And now is the right timing for HAUTLENCE. We now have a real product portfolio with history and a man behind.
Is there a difference between the Western market and the Asian market?
We have some differences in terms of the products. My historical collectors database is more on Hong Kong and Singapore, and they are more on the classical products. Classical products means classical materials and finishing.
In Latin America, they are more into something new, flashy and for showing. Russian consumers are quite conservative. They like traditional finishing in a creative way; 40% of my collectors are Russians. They are the biggest market for me. And now we’re quite successful with the Avant Garde collection in the USA.
There’s a good amount of enthusiasts in Asia. We now need a bigger distribution in Asia, so I’m looking to meet new partners in Singapore.
What’s the next milestone for HAUTLENCE? What are you planning to achieve in the next 5 or maybe 10 years?
As I said on my personal background, I’m not just a watch designer, I’m a global designer. My goal is to establish Hautlence as a brand of beautiful designs, not just watches. I already have some ideas. It could be a nice challenge for me in the next 5 years to introduce high-end products like writing instruments, cufflinks, belts, wine glasses… All the things that you can make with a new design approach.
I’m looking at a global vision of what we want to do in the long term.
Is there any brand that you think is doing very well in this?
One of the brands which I think is doing well is Bang and Olufsen. The design is always nice and the customer experience is always nice. They may not have the best technology but the consumer experience is the best. This is one brand that inspires me in terms of a big brand.
In terms of a smaller sized brand, it is Buben & Zorweg. They custom-made furniture like safe, cigar box, clock winder and it’s a really interesting brand. They are doing everything by hand with the spirit of craftsmanship.
When you’re designing watches, how do you get inspiration? What’s your creative process?
It’s always from the Architecture and mechanical. If you look at the movement and the things connected in the movement, you’ll can see that it’s inspired by the train. The locomotion. The vapour trains.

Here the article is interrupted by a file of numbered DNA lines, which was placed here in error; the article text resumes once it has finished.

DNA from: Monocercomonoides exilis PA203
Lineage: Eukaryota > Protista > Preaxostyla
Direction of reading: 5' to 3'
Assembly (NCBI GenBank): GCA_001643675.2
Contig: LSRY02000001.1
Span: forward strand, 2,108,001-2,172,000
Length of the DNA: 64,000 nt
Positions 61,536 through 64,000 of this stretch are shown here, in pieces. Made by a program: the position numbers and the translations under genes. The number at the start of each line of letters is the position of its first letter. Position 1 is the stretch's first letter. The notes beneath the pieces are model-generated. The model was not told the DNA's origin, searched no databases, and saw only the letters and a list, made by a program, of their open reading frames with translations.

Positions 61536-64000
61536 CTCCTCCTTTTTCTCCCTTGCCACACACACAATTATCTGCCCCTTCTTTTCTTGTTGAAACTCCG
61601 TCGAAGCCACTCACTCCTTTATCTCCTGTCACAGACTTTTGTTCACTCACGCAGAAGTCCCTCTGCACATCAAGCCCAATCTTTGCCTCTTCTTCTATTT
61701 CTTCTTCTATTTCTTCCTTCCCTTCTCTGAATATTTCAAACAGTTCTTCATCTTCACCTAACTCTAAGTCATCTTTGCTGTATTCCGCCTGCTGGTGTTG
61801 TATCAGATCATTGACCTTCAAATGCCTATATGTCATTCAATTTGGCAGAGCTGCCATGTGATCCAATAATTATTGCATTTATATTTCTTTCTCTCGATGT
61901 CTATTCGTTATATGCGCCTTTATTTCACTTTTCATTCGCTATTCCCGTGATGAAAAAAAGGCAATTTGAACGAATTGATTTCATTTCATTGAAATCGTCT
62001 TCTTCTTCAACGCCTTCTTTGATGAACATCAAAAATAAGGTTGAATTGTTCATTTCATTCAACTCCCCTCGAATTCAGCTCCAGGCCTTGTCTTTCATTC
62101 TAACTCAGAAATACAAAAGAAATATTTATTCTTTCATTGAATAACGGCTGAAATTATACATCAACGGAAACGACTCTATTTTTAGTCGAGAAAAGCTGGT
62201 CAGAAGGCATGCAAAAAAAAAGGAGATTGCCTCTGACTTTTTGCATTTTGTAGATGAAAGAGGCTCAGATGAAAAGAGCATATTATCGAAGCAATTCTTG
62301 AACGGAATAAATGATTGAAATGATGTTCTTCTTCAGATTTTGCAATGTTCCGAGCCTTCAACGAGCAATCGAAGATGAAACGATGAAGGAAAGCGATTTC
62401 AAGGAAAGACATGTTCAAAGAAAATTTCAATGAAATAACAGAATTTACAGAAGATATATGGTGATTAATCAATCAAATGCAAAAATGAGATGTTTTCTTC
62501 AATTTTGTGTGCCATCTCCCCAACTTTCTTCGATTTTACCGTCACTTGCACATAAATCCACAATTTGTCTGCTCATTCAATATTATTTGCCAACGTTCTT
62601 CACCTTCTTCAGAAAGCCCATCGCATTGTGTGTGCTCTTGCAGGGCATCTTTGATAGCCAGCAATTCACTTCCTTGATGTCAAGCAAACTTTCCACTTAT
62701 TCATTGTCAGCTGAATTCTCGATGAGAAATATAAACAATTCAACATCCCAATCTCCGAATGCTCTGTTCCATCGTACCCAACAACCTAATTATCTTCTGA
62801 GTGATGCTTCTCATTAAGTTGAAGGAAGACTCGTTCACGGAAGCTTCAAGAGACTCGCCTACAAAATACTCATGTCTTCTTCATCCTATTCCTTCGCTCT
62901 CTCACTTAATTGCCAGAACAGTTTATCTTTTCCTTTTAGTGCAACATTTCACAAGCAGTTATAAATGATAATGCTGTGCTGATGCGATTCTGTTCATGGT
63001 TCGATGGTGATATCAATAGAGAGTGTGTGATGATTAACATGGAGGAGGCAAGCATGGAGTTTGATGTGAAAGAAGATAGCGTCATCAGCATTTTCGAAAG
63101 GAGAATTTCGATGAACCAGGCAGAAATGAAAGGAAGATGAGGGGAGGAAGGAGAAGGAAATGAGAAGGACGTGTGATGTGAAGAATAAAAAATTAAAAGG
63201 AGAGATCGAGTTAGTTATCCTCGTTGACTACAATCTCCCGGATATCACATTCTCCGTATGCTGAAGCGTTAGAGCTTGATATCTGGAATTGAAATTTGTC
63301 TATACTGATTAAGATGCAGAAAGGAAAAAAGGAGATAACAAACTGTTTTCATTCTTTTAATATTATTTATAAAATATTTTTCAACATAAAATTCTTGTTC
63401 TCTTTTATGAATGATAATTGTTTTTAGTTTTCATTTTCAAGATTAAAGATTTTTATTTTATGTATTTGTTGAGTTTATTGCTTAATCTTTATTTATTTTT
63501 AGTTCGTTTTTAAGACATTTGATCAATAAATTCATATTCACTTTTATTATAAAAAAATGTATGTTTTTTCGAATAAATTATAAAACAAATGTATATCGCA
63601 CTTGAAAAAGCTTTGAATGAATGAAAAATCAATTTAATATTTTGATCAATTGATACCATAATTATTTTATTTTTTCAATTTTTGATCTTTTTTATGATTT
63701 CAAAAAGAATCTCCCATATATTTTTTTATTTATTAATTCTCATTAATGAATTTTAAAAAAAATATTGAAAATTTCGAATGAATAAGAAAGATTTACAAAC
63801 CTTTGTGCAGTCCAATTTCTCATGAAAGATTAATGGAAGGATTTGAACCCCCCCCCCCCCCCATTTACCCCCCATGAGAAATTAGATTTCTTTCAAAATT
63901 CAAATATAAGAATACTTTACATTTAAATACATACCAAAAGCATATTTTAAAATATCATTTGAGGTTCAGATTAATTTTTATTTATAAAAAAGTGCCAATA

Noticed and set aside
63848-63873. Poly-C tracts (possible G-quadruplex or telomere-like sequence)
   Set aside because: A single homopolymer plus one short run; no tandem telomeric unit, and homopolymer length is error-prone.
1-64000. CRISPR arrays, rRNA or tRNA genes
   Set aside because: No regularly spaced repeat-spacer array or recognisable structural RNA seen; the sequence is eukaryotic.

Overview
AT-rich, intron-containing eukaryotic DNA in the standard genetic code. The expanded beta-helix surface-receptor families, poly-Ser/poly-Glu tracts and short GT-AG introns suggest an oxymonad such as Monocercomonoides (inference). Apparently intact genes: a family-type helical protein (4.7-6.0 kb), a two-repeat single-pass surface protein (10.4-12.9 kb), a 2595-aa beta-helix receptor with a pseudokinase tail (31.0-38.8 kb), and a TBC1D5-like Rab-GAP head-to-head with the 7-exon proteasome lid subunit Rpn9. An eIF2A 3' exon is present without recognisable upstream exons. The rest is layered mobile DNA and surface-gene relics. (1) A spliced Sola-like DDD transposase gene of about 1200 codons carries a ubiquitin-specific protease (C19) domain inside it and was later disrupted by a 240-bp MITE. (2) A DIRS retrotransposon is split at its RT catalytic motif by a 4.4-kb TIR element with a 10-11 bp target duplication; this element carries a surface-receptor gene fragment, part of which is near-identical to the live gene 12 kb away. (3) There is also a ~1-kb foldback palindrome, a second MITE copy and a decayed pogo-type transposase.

You know, in this world, except the Information Technology and Biotechnology, we’re not inventing anything. We use everything that was invented 200 years ago. There were the genius inventors created the mechanical we’re using now. We can improve because of new materials and new ways of calculating but the theory is always the same.
We try to display the timeless beauty of the mechanical parts through modern design. What we want to do is to get inspired by the old technology that we use to make a real beautiful mechanism, and reinterpret it with contemporary architecture and design. This is always my goal.
HAUTLENCE is now in Malaysia, Singapore, Japan, Indonesia, Thailand, Taiwan and Hong Kong. Where’s the next stop?
We’re prospecting South Korea and Vietnam. Right now, we have 35 point of sales in the world, my target is to reach 50 worldwide. That’s it. If each of them sell 20 watches a year, we’ll produce 1000 watches (per year), which is perfect. This is one of goals I want to achieve in the next 5 years.
It’s a great experience talking to Mr Tetu and to learn so much more about HAUTLENCE and how things work in the horology world. Extending the analog between watches and cars, here’s something interesting some guys told me:
- Vacheron Constantin = Rolls Royce
- Patek Philippe = Ferrari
- A. Lange & Sohne = Bentley
- Rolex = BMW
- Omega = Audi
- Seiko = Honda
Some of the models currently available in Malaysia:
Drop by Khronos Unique Horlogerie @ Starhill to have a look at these truly luxurious machines for yourself. Without the excessive onion layers of branding, you’re looking at the true value of luxury.
Hope you enjoy this post.